Dilar Dirik launches new Women and War podcast series

Posted:
14 July, 2022

Dr Dilar Dirik, Joyce Pearce Junior Research Fellow at the Refugee Studies Centre, has launched a new podcast series titled Women & War: A Feminist Podcast, available on Spotify and SoundCloud.

Women in regions affected by war and forced displacement are highly visible in media accounts. Yet, their resistance against different forms of violence – from so-called domestic abuse to large-scale state violence – often goes unrecognised. Women & War: A Feminist Podcast is a platform to learn about women’s struggles for liberation, justice and peace. The podcast amplifies critical contemporary feminist work in the field of war, violence, colonialism, and forced migration. 

Today, unprecedented amounts of funding are allocated to gender issues in the world of conflict and security. However, as feminists have pointed out for decades, gender is not something to ‘also consider’ during times of war and conflict. Since ancient times, gender has been a primary organising principle in war, militarism, occupation, and political violence.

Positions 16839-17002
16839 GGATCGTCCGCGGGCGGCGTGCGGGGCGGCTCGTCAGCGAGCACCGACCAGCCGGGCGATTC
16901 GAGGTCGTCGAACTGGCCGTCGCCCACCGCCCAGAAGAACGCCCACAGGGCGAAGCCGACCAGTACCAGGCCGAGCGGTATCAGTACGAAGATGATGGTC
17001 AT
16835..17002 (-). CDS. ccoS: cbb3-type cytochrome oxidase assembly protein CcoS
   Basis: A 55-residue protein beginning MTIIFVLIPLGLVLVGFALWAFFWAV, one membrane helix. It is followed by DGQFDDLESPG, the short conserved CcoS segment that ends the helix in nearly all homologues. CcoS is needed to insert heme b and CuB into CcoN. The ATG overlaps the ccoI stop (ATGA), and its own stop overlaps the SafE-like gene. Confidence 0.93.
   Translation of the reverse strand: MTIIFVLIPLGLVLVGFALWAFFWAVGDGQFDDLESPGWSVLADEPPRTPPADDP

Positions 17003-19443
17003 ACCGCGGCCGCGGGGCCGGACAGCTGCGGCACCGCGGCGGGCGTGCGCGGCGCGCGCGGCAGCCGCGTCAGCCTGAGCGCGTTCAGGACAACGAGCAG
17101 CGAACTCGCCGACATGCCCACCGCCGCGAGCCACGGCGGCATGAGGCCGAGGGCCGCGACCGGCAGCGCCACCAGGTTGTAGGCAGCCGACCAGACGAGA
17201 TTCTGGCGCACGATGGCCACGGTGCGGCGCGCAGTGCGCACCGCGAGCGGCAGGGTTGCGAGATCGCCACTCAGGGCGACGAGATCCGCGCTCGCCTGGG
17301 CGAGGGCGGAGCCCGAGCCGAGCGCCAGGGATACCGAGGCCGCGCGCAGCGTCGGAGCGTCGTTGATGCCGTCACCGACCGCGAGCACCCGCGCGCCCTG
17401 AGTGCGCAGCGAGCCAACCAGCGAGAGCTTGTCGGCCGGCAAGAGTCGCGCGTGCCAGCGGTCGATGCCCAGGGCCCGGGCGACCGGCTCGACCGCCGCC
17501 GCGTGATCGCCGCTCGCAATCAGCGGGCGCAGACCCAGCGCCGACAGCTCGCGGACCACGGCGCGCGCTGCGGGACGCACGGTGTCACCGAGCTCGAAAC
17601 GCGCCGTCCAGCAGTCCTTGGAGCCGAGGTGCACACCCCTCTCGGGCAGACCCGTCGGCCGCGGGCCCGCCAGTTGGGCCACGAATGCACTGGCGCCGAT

The invited guests – who are engaged feminist academics and activists - speak about legacies of genocide, femicide, occupation, and invasion in the context of places like Armenia, Afghanistan, Kurdistan, Palestine, Pakistan and beyond. In addition to providing background and sharing knowledge, the guests reflect on their own scholarship and discuss contemporary knowledge production on women’s resistance. Together, guest and host counter Orientalist and patriarchal narratives and instead centre women’s practices of resistance and collective struggle, past and present. While offering historical context to contemporary wars and conflicts in the region, Women & War seeks to be a space to build transnational feminist solidarity.

Dr Dilar Dirik is a political sociologist and Junior Research Fellow at the Refugee Studies Centre and Lady Margaret Hall, University of Oxford. 

This project has been made possible through the University of Oxford’s Public Engagement with Research Fund.

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